By Linda Carroll
The best judgment call made by Congressman Christopher Lee may have been to have someone else read his apology.
The upstate New York lawmaker was made to say sorry -- and resign -- on Wednesday after Gawker revealed the married silver fox posted a shirtless, flexing photo of himself on a Craiglist dating forum.
Canadian scientists have discovered that there are ways to tell the difference between people who are sincerely remorseful and those who are just faking it -- but you have to be able to watch them while they’re saying they’re sorry.
The researchers, led by Leanne ten Brinke of the University of British Columbia, rounded up 31 college students who were videotaped while making sincere or insincere apologies, according to a new study published in the journal Law and Human Behavior.
The study volunteers were first asked to describe, while being videotaped, a non-criminal event that they felt intensely and genuinely remorseful about. They were then asked to describe an episode of cheating for which they felt no remorse, but to act as if they did.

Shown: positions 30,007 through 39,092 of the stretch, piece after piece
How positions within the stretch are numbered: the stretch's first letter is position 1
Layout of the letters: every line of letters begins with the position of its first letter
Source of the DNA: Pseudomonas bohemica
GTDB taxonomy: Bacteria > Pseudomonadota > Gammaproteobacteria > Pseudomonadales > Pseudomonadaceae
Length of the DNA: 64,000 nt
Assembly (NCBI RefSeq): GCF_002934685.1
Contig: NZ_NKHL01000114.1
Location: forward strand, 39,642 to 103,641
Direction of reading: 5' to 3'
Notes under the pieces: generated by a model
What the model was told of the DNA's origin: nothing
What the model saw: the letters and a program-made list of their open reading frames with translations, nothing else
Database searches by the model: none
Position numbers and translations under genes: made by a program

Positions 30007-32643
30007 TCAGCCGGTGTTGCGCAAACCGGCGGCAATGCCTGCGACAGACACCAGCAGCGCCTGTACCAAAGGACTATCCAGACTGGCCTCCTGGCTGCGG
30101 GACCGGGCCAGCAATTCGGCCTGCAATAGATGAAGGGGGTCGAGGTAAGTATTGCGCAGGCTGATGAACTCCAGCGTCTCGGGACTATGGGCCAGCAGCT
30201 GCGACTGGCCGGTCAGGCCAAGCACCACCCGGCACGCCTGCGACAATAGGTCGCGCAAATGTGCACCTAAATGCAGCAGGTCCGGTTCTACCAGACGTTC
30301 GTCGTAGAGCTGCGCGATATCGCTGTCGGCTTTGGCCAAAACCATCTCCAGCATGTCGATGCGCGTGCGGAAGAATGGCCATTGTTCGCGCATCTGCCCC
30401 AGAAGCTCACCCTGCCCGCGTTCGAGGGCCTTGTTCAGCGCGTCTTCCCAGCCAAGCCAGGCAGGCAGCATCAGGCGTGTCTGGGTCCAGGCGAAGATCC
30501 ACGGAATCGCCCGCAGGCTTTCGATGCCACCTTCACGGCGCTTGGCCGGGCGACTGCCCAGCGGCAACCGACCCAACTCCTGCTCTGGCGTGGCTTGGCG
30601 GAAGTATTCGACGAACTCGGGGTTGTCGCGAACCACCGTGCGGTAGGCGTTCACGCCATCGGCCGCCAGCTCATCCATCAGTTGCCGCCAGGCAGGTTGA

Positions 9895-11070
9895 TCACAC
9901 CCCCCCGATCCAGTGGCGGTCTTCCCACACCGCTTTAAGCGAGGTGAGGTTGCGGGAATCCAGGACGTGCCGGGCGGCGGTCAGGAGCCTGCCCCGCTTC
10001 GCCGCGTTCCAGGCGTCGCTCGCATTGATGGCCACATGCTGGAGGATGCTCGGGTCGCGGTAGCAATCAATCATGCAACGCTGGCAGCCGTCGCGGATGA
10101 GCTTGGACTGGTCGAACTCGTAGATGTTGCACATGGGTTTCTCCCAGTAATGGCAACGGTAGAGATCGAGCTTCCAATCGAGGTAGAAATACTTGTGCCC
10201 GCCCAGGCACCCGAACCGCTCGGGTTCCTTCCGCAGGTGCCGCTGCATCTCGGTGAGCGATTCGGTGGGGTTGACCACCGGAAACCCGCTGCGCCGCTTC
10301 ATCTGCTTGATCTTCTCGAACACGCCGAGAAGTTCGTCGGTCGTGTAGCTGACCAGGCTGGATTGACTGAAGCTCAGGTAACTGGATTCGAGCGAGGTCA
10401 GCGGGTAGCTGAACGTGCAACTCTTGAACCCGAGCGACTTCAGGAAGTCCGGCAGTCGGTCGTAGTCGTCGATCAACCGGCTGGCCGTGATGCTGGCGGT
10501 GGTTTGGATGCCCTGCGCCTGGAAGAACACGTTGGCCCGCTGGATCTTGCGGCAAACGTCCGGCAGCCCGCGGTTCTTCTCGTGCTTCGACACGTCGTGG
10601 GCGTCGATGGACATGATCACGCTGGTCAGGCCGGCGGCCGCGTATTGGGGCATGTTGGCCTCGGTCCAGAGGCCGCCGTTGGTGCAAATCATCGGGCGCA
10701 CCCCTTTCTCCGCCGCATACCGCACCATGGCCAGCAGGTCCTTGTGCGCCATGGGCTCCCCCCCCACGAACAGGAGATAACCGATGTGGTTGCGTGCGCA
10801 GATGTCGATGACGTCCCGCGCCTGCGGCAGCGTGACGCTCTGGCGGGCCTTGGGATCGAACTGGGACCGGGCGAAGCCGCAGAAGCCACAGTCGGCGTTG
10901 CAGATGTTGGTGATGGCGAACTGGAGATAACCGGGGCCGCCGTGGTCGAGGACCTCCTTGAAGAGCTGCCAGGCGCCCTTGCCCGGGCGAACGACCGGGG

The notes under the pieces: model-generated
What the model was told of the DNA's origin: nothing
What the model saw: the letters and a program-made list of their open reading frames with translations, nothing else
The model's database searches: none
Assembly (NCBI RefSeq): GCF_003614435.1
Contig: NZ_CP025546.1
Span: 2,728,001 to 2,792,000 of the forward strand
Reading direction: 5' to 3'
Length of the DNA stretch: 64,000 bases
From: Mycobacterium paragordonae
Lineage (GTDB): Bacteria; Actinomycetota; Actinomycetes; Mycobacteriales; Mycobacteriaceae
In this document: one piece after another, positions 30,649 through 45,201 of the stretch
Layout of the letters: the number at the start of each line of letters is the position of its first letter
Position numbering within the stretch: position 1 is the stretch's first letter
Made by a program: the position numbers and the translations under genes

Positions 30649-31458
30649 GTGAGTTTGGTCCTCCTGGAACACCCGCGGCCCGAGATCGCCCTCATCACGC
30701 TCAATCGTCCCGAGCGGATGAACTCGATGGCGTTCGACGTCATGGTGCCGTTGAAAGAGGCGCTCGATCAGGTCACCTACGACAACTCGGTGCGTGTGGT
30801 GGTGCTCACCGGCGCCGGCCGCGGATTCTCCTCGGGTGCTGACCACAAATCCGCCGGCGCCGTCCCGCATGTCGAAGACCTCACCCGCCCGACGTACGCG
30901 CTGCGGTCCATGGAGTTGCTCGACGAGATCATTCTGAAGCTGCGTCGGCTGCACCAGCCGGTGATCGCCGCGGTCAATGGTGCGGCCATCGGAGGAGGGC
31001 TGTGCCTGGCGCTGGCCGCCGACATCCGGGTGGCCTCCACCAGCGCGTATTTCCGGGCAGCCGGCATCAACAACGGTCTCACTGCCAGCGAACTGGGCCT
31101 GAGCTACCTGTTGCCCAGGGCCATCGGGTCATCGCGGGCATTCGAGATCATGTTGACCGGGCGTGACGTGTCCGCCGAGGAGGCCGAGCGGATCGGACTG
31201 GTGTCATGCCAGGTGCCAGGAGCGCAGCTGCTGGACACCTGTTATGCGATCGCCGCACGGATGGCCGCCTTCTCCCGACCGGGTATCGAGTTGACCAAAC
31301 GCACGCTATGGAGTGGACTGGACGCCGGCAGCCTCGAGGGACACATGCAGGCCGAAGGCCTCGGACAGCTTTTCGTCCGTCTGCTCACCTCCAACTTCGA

When researchers compared the two sets of recordings, they saw major differences between the people who were truly sorry and those who were just faking it.
People who aren’t really sorry tend to show a greater swing in mood -- from sorry to happy, for example. People who are sincerely apologizing will go through a neutral mood before showing any signs of happiness.
The truly unremorseful also tend to speak with more hesitation. So, if you hear “um” a lot in between words, that’s not a good sign.
The point of the research was to help judges, juror and parole board members determine who is really sorry.
We’ll all have a chance to try out the new findings if ex-congressman Lee decides to make an apology in public.